She has, therefore, developed a compromise formation because she is dependent on him financially, physically, and emotionally and yet she is afraid to be assertive and state what she wants, which is to be separate from him and have no more children. Her unconscious desires to be a single woman with no additional children are against her cultural values; this conflict led to the conversion disorder.

As a result, she physically created a way in which she could escape the dilemma she faced: Her left-sided paresis gave her the excuse to not have the surgery and avoid having more children. She said she hoped this would cause the man to end the relationship with her.

The patient said she suffered stress due to immigration, acculturation, language barrier, her divorces, and her separation from her children and her family. According to Garcia and Zea, somatization is prevalent in Spanish-speaking women who “communicate distress symbolically through their bodies, rather than assertively.”2 In this case, the patient was feeling pressure from her boyfriend who wanted to have children, but she was conflicted. On one hand, she wanted to be with him because he was supportive in some ways — financially and emotionally — but she was not in love with him and did not want to have children with him. Her inability to express this verbally to him, in addition to the anticipatory anxiety about the upcoming surgery, led to a physical expression of this conflict when she fell and experienced left-sided hemiparesis.

Additionally, there are gender-specific roles regarding the expression of anger. The “marianista” concept discourages women from asserting themselves in oppressive situations, such as the patient staying in a relationship with a man whom she did not love or want to be with.2 This complements “machismo,” which is a concept that encourages men to be overassertive, controlling, and show exaggerated strength and power in relationships.3,4

Conclusion

The case illustrates the development of conversion disorder by a Hispanic woman after severe psychosocial stressor. One of the problems in diagnosing conversion disorder is the assessment of psychological factors and whether they should be associated with the conversion symptom. Earlier studies leave no doubt about the female preponderance in conversion syndromes.5

In less psychologically sophisticated patients, the available means of coping with precipitating life events may be more limited. In these patients, sickness might become the most feasible way of gaining relief from emotional strain, the symptom thus taking on an effective protective function.5 According to the Psychodynamic Diagnostic Manual (PDM Task Force 2006), “forbidden sexual or aggressive impulse might take the form of a physical paralysis.”6 Patients with conversion symptoms are classically “known for an accompanying blasé attitude toward their symptoms (la belle indifference),” which involves minimizing the seriousness of the paralysis. This can also be tied to past traumas, which in the patient’s case include pregnancy at an early age, the loss of her mother, and the miscarriage of a child.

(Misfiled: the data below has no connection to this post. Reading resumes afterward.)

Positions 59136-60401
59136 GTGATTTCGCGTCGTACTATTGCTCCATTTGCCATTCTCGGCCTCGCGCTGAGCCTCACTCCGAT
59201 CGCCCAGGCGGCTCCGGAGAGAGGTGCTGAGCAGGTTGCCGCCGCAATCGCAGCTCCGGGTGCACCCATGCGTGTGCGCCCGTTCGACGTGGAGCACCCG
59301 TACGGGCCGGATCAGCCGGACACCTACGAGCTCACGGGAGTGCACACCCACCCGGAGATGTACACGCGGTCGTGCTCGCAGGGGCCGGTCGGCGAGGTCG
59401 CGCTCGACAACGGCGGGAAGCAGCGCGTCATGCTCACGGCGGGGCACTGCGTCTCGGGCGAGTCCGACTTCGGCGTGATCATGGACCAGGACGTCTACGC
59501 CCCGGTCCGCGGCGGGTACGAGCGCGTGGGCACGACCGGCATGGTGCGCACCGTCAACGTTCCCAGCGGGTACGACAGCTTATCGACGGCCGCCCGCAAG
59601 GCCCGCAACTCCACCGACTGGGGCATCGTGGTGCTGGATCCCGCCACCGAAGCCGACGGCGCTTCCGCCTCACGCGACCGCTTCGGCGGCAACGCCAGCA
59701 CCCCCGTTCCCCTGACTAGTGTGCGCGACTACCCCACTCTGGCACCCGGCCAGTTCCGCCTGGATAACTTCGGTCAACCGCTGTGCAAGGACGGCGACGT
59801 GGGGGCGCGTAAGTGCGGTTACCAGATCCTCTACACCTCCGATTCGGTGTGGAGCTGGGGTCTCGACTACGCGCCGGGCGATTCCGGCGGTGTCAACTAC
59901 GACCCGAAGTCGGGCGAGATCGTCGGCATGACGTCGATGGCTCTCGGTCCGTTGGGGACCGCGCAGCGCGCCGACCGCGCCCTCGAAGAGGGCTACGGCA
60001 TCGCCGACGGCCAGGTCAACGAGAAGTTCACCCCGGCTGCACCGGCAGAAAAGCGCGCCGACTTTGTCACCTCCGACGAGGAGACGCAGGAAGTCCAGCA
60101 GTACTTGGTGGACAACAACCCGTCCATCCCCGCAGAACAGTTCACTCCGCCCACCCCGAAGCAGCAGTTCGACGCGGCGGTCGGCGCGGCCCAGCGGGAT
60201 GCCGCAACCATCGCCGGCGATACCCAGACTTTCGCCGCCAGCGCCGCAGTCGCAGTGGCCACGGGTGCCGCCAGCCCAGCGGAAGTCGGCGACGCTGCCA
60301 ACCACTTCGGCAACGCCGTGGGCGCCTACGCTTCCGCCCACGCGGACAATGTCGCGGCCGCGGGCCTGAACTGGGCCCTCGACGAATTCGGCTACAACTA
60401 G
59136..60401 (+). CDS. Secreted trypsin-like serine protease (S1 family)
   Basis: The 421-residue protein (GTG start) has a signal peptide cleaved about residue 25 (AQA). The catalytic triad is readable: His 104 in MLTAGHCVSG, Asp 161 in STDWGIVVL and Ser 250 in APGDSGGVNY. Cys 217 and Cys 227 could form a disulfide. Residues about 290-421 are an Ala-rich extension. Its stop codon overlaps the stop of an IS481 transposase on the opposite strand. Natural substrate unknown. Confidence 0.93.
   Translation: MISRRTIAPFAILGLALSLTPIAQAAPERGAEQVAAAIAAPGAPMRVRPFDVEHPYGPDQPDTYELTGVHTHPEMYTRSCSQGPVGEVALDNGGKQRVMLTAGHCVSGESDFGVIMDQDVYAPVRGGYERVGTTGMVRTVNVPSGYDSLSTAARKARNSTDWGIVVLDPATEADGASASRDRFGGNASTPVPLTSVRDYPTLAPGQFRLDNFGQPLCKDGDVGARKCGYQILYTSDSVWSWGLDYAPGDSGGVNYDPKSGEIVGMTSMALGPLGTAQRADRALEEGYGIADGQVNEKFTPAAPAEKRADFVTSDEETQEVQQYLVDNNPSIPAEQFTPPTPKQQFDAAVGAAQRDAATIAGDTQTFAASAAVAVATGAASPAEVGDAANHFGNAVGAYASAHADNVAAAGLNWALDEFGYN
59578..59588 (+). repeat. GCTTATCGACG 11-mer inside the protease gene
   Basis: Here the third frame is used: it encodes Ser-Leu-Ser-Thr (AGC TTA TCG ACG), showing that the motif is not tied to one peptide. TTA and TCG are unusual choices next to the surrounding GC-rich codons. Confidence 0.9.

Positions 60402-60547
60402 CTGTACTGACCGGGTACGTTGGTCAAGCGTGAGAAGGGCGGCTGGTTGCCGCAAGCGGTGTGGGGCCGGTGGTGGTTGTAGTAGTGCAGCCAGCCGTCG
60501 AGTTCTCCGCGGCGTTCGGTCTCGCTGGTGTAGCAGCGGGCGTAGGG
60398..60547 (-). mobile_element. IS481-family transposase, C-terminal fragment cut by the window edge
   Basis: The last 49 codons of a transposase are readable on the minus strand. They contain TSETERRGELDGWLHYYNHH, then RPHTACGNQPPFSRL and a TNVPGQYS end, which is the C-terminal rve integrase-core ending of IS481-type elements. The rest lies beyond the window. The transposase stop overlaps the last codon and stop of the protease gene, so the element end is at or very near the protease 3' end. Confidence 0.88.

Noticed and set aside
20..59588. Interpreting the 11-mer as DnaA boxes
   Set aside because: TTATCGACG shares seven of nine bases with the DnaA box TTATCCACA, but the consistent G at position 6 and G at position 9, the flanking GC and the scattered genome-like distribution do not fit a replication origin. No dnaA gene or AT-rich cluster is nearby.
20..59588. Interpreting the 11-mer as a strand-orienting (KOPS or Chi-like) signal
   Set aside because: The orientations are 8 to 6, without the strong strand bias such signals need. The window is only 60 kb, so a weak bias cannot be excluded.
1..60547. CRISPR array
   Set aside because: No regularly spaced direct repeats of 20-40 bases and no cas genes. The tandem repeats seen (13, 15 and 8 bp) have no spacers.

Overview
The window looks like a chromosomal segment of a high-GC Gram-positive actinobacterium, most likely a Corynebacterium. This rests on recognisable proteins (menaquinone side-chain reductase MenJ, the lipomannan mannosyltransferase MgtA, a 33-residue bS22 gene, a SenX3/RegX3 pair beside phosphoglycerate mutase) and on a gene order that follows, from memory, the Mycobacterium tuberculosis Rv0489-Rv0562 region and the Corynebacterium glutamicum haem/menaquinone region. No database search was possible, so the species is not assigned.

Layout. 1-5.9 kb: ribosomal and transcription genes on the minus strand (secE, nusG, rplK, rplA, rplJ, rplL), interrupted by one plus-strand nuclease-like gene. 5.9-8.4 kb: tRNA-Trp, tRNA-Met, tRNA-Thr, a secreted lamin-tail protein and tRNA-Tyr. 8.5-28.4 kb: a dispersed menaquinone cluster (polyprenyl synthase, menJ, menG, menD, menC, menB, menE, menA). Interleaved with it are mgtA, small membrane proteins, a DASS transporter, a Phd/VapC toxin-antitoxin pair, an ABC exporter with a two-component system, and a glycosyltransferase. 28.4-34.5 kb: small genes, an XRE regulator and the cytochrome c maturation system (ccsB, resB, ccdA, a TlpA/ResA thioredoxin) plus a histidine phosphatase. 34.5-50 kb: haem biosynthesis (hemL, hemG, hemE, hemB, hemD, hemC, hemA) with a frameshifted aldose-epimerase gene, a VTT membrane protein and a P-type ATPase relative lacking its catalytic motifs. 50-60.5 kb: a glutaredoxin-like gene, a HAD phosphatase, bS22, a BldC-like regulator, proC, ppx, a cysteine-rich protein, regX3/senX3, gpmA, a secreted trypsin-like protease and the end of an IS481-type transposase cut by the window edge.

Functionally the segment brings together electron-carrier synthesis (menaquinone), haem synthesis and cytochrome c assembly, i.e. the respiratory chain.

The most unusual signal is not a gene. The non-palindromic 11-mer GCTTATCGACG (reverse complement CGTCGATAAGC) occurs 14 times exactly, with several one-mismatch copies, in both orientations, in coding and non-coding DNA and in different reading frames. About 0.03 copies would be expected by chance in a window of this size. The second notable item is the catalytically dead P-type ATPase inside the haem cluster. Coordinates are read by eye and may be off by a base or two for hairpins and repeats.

It is important to consider secondary gains from the paralysis. In this case, she will no longer work, will not have the tubal ligation or get pregnant, and can test her boyfriend, with whom she is not completely secure. She also receives desired attention from her family members and friends.

Despite recent advances in our understanding of the epidemiology, etiology, and treatment of common psychiatric disorders, our understanding of conversion disorder remains limited. The literature reveals that there is a limited knowledge regarding the incidence and prevalence of this condition, especially involving complex cultural implications. It continues to be a diagnosis of exclusion. Although for decades, the battle between neurology and psychiatry has continued with the debate over whether the patient has neurological disorder or has a diagnosis of “hysteria.” Slater addressed this issue. He said that there is no diagnosis of hysteria as per this cohort study, but more recent studies have proven that conversion disorder is diagnosable and also treatable.7

The neuroimaging findings of altered prefrontal functioning suggest that this condition may be sensitive to drug treatments, which can modify neural activation in these areas. A combination of treatment with antidepressant medication and appropriate psychotherapy and multidisciplinary rehabilitation should focus on improving the patient’s level of functioning and reducing subjective distress. There is a clear need for further systematic research in this area.8

References

  1. Freud S. Two encyclopaedia articles: psychoanalysis and the libido theory. 1923;18:233–259.
  2. Garcia J, Zea M, eds. Psychological Interventions and Research with Latino Populations. Boston, MA: Allyn & Bacon; 1997.
  3. Drozdek B, Wilson JP, eds. Voices of Trauma: Treating Survivors Across Cultures. Netherlands: Springer; 2007.
  4. Albert R. Latin/Anglo-American differences in attributions to situations involving touch and silence. International Journal of Intercultural Reactions. 2004;28:253–280. doi:10.1016/j.ijintrel.2004.06.003 [CrossRef]
  5. Binzer M. Clinical characteristics in motor conversion disorder. J Neurol Neurosurg Psychiatry. 1997;63(1):83–88. doi:10.1136/jnnp.63.1.83 [CrossRef]
  6. PDM Task Force. Psychodynamic Diagnostic Manual. Silver Spring, MD: Alliance of Psychoanalytic Organizations; 2006.
  7. Slater E. The Diagnosis of ‘Hysteria.’ Taken from: John Stone et al (BMJ). Eliot Slater’s myth of the non-existence of hysteria. J R Soc Med. 2005;98:547–548. doi:10.1258/jrsm.98.12.547 [CrossRef]
  8. Allin M, Steeruwitz A, Curtis V. Progress in understanding conversion disorder. Neuropsychiatr Dis Treatment. 2005;1(3):205–209.

CME Educational Objectives

  1. Review how cultural backgrounds can influence a patient’s psychological status.

  2. Describe the differential diagnosis for conversion disorder.

  3. Discuss futuristic methods of diagnosing and treating conversion disorder.

Authors

Seema Hashmi, MD, is Senior Attending, Nassau University Medical Center, East Meadow, NY. Laura Lamontanaro, PsyD; Adeel Zubair; Monica Pal, MA; and Mohammad Asim Nisar, MD are with the Department of Psychiatry, Nassau University Medical Center.

Dr. Hashmi; Dr. Lamontontanaro; Mr. Zubair; Dr. Pal; and Dr. Nisar have disclosed no relevant financial relationships.

Address correspondence to: Seema Hashmi, MD, Department of Psychiatry, Nassau University Medical Center, 2201 Hempstead Turnpike, East Meadow, NY 11554; fax: 516-572-4725; or e-mail: .shashmi@numc.edu

10.3928/00485713-20100902-06